U.S. stock markets will fall "in a material way" as soon as it becomes clear Elizabeth Warren is nominated to be the Democratic Party's presidential candidate for the 2020 election, an investment expert from bond giant Pimco said Tuesday.
"Putting aside whether she was president or not, if she was the Democratic candidate, the stock market will adjust — probably downward — in a material way as soon as that became clear, absolutely. There's no question about it," John Studzinski, Pimco's managing director and vice chairman, told CNBC's "Squawk Box" at the East Tech West conference in the Nansha district of Guangzhou city, China.
Studzinski did not quantify his prediction of a stock market fall, but his forecast differs from most others because it centered on a Warren candidacy — instead of a presidency. Several prominent investors including Leon Cooperman, Marc Lasry and Mark Mobius have projected a 20% to 30% decline in the stock market if Warren were to be elected president.
But like others, the Pimco executive said investors consider U.S. President Donald Trump to be generally pro-business, which "injected a lot of confidence" into the financial markets. That's also a reason why Trump has remained "in a strong political position today," he said.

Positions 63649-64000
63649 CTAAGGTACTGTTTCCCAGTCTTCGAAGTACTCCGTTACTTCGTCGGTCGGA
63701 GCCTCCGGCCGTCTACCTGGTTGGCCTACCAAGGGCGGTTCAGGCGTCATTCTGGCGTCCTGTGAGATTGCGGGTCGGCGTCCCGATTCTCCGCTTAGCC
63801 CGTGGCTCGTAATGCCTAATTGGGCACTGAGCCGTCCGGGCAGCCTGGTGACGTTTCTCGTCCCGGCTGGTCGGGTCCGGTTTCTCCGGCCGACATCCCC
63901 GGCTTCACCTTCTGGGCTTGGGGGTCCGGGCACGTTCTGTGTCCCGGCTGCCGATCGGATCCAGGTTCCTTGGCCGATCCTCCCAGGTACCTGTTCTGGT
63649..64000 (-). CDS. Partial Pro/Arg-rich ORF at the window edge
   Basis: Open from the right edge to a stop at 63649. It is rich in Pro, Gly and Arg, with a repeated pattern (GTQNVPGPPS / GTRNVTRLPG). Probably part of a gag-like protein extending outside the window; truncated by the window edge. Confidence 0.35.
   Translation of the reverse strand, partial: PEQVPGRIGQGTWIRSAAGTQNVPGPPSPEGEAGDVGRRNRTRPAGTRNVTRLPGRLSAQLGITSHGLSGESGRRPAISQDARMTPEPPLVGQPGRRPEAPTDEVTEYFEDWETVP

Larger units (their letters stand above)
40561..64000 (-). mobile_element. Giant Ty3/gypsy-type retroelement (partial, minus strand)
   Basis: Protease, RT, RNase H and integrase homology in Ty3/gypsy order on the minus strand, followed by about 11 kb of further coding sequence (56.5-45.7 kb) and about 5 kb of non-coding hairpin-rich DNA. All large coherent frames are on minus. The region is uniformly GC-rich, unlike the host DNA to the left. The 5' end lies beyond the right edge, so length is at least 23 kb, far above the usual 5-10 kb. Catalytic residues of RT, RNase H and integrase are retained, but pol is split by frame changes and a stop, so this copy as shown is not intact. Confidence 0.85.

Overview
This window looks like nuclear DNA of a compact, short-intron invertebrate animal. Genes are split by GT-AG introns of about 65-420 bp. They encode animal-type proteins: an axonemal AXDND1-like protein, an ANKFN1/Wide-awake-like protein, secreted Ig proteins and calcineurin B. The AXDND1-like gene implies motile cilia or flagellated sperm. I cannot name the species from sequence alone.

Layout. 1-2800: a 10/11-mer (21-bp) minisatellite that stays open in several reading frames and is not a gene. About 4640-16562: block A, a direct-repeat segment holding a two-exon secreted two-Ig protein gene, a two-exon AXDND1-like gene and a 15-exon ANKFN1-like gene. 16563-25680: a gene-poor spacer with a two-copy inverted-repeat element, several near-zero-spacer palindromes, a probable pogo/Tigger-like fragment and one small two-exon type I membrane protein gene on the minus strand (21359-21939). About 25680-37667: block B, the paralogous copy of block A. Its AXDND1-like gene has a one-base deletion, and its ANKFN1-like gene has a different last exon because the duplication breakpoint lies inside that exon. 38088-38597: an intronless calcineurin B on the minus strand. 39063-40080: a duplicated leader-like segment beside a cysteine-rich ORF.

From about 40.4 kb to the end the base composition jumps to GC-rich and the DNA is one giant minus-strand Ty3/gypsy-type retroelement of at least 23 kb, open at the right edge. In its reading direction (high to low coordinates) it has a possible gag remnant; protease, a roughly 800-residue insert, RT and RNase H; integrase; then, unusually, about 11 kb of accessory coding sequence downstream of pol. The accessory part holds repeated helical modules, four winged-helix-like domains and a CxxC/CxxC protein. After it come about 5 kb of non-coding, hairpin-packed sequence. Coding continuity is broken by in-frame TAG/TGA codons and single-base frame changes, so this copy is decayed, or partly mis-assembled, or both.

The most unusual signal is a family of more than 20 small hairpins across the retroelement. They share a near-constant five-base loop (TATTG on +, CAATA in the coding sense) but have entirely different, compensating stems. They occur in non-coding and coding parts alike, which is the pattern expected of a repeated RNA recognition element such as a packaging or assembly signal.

Warren, a front-runner for the Democratic presidential nomination, has made reining in the excesses of the wealthiest Americans and largest U.S. businesses a centerpiece of her campaign. Several well-known business executives and investors have criticized her plans, saying a Warren presidency would harm financial markets and the economy.
But Studzinski said if Warren wins the Democratic nomination, she may tweak her policies to appeal to "centrist" voters to stand a better chance at beating Trump. Warren, a senator from Massachusetts, is considered by many to be left-leaning.
"My theory is: If she does get the nomination, markets will be nervous about that," he told CNBC's Geoff Cutmore in a conversation about the global investment outlook at the conference. "I will also say that she may well move to the center on many of her policies if she does get the nomination just in order to compete and get the sort of core centrist part of the U.S. Democratic Party."